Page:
How The US Government And A PR Firm Made Fake News To Promote War In Iraq

Photo: Pixabay

Photo: Pixabay

At the onset of Operation Desert Storm,  in 1990, a public relations firm by the name of Hill and Knowlton spent millions of dollars on the government’s behalf, constructing news pieces that would sell the war to the American public. One of the most moving pranks to come from this push to war was the testimony of a 15-year-old Kuwaiti girl, known only by her first name of Nayirah.

In a videotaped testimony that was later distributed to the media, she claimed that Iraqi soldiers killed babies in incubators at a hospital.

In her testimony she said, “I volunteered at the al-Addan hospital, While I was there, I saw the Iraqi soldiers come into the hospital with guns, and go into the room where . . . babies were in incubators. They took the babies out of the incubators, took the incubators, and left the babies on the cold floor to die..”

Sounds horrible huh? Well, luckily it never happened, this was a fabricated event designed to dehumanize the Iraqi people in the eyes of the American public. The whole thing was exposed when the journalists discovered that the witness, Nayirah was actually the daughter of a US ambassador, who was being coaxed by military psychological operations specialists.

Some of the most hyped up news images of our time surrounding war were not actually real, but were simply public relations stunts, designed as psychological warfare operations. No one in America can forget the image of Saddam Hussein’s statue being toppled and covered with an American flag, yet few people realize that this was a hoax, a staged psychological operation coordinated between the military and the media.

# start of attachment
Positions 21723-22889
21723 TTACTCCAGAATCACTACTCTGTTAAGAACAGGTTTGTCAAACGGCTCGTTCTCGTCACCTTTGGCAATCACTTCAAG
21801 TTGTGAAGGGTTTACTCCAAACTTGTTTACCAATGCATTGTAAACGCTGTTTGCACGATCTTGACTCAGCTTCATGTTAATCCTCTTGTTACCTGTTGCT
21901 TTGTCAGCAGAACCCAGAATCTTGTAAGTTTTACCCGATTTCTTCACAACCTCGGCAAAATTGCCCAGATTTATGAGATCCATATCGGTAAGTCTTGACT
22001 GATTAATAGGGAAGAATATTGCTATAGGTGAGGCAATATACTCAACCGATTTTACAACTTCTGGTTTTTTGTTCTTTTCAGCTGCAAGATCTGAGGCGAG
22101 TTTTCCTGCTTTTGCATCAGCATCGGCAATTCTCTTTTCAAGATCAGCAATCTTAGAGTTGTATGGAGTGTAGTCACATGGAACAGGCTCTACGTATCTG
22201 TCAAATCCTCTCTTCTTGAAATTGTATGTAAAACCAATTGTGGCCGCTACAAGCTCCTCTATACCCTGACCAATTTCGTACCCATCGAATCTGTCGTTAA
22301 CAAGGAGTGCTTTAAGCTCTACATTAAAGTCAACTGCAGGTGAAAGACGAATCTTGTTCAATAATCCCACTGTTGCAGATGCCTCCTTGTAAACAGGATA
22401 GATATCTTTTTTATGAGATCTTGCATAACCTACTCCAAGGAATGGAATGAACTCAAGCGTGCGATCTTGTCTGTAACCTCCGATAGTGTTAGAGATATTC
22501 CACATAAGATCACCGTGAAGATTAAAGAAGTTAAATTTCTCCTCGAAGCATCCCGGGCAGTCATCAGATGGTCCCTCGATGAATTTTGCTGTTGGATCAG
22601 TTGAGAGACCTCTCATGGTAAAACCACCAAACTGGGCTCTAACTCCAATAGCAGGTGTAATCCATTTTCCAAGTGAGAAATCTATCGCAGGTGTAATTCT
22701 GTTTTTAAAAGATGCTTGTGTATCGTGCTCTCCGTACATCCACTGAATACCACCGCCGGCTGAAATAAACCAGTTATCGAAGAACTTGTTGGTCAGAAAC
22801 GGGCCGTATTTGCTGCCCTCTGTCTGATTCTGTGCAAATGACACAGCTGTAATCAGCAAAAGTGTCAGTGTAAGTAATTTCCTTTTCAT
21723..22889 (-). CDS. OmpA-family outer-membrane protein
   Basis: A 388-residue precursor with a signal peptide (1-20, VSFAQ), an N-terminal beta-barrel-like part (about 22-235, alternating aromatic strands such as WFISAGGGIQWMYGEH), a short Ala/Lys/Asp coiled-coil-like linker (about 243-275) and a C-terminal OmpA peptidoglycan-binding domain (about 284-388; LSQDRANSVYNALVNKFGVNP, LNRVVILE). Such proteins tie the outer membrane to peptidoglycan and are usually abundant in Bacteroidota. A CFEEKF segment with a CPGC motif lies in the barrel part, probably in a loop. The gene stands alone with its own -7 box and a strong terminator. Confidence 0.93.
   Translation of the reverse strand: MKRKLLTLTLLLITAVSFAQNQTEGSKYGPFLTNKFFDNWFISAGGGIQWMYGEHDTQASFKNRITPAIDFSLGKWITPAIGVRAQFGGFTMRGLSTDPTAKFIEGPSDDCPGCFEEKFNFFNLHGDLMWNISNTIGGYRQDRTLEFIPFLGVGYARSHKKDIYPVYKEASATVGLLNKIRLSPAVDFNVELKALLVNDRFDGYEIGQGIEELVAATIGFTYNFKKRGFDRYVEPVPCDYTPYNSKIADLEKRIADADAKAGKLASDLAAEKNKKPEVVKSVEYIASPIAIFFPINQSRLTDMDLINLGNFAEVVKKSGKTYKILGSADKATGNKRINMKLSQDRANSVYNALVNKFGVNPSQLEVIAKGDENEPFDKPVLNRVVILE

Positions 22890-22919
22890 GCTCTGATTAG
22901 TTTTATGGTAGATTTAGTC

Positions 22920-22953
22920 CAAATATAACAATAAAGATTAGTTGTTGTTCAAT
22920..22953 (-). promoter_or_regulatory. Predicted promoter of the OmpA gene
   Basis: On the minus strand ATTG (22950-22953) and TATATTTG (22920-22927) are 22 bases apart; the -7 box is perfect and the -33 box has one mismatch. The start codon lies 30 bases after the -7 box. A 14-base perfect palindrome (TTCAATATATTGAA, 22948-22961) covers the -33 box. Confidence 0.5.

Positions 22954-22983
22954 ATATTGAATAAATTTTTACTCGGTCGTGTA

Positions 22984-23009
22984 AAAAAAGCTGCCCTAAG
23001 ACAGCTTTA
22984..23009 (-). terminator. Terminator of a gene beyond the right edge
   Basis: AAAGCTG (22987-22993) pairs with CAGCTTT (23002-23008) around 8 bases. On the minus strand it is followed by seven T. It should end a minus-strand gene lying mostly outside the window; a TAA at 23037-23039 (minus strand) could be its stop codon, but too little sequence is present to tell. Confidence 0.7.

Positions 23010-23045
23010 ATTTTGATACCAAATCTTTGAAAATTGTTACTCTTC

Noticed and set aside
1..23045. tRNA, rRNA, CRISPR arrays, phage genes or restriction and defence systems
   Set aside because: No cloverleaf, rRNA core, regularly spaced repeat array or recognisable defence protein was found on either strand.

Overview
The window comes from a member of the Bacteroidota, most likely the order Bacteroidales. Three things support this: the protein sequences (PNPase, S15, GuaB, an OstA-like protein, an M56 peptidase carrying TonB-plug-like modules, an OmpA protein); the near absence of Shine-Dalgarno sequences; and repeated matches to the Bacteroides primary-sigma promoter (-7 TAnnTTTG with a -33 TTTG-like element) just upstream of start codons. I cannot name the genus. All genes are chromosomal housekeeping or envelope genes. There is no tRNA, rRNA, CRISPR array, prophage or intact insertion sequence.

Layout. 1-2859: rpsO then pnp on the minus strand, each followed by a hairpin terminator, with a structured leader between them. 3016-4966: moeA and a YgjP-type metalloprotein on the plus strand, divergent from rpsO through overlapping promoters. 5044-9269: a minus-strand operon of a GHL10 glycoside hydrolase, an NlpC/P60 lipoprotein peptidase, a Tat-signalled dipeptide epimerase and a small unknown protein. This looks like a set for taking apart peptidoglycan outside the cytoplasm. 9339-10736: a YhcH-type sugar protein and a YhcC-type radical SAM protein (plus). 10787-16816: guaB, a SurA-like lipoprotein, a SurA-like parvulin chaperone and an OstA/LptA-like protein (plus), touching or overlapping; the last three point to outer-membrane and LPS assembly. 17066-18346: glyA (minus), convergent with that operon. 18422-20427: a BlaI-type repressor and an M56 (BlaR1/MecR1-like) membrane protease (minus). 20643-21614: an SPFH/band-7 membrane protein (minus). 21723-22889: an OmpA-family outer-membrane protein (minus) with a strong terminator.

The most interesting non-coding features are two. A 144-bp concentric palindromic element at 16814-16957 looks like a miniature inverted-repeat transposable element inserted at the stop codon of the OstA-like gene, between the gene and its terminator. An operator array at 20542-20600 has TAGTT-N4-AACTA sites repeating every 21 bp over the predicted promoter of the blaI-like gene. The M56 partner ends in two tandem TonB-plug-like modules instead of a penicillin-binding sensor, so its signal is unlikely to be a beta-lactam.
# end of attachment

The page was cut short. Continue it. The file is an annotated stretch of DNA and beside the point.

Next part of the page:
In July of 2004 journalist Jon Elmer exposed an internal army study of the war showing that this whole statue scenario was indeed a set up.

In the article, Elmer writes:

the infamous toppling of the statue of Saddam Hussein in Firdos Square in central Baghdad on April 9, 2003 was stage-managed by American troops and not a spontaneous reaction by Iraqis. According to the study, a Marine colonel first decided to topple the statue, and an Army psychological operations unit turned the event into a propaganda moment… The Marines brought in cheering Iraqi children in order to make the scene appear authentic, the study said. Allegations that the event was staged were made in April of last year, mostly by opponents of the war, but were ignored or ridiculed by the US government and most visible media outlets.”

This article (How The US Government And A PR Firm Made Fake News To Promote War In Iraq) is free and open source. You have permission to republish this article under a Creative Commons license with attribution to the author and

John Vibes is an author and researcher who organizes a number of large events including the Free Your Mind Conference. He also has a publishing company where he offers a censorship free platform for both fiction and non-fiction writers. You can contact him and stay connected to his work at his Facebook page. You can purchase his books, or get your own book published at his website

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